FAQ 9.1 What is the correct form of response from a CGI script?

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Repair the corrupted file:

   perl -p -i -e 'tr/\r//d' bad_file

    Tad McClellan                          SGML consulting
    tadmc@augustmail.com                   Perl programming
    Fort Worth, Texas

Re: FAQ 9.1 What is the correct form of response from a CGI script?

This is an excerpt from the latest version perlfaq9.pod, which
comes with the standard Perl distribution. These postings aim to
reduce the number of repeated questions as well as allow the community
to review and update the answers. The latest version of the complete
perlfaq is at http://faq.perl.org .


9.1: What is the correct form of response from a CGI script?

    The Common Gateway Interface (CGI) specifies a software interface
    between a program ("CGI script") and a web server (HTTPD). It is not
    specific to Perl, and has its own FAQs and tutorials, and usenet group,

    The CGI specification is outlined in an informational RFC:

    Other relevant documentation listed in:

    These Perl FAQs very selectively cover some CGI issues. However, Perl
    programmers are strongly advised to use the CGI.pm module, to take care
    of the details for them.

    The similarity between CGI response headers (defined in the CGI
    specification) and HTTP response headers (defined in the HTTP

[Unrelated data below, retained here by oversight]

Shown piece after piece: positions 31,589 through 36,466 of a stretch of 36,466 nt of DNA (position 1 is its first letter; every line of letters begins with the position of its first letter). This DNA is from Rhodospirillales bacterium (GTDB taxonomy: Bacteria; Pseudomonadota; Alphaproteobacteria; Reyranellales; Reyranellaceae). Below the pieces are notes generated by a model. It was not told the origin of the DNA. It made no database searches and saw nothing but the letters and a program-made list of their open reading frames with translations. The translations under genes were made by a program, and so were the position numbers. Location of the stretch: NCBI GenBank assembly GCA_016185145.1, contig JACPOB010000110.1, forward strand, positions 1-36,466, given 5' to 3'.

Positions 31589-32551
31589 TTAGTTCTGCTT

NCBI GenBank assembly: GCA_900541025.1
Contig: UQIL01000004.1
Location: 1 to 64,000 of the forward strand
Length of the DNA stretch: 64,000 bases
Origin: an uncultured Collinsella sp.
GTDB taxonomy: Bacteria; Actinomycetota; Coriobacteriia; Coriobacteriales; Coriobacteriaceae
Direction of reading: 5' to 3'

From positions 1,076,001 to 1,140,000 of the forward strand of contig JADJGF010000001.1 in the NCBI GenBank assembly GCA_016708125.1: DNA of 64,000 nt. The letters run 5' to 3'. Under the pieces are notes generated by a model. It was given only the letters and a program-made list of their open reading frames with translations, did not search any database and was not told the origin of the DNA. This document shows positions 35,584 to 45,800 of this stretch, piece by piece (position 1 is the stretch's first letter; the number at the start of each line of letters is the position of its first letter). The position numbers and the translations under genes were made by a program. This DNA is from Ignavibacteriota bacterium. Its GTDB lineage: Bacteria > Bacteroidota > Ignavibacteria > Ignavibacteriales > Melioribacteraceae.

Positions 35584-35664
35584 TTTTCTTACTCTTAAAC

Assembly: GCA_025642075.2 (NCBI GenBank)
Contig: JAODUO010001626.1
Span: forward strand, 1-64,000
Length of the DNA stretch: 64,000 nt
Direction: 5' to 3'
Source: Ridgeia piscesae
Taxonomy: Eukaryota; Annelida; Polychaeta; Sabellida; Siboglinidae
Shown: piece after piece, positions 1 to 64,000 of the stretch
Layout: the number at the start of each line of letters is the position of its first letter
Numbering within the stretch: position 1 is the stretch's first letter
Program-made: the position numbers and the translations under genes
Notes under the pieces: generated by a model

specification, RFC2616) is intentional, but can sometimes be confusing.

    The CGI specification defines two kinds of script: the "Parsed Header"
    script, and the "Non Parsed Header" (NPH) script. Check your server
    documentation to see what it supports. "Parsed Header" scripts are
    simpler in various respects. The CGI specification allows any of the
    usual newline representations in the CGI response (it's the server's job
    to create an accurate HTTP response based on it). So "\n" written in
    text mode is technically correct, and recommended. NPH scripts are more
    tricky: they must put out a complete and accurate set of HTTP
    transaction response headers; the HTTP specification calls for records
    to be terminated with carriage-return and line-feed, i.e ASCII 52
    written in binary mode.

    Using CGI.pm gives excellent platform independence, including EBCDIC
    systems. CGI.pm selects an appropriate newline representation
    ($CGI::CRLF) and sets binmode as appropriate.


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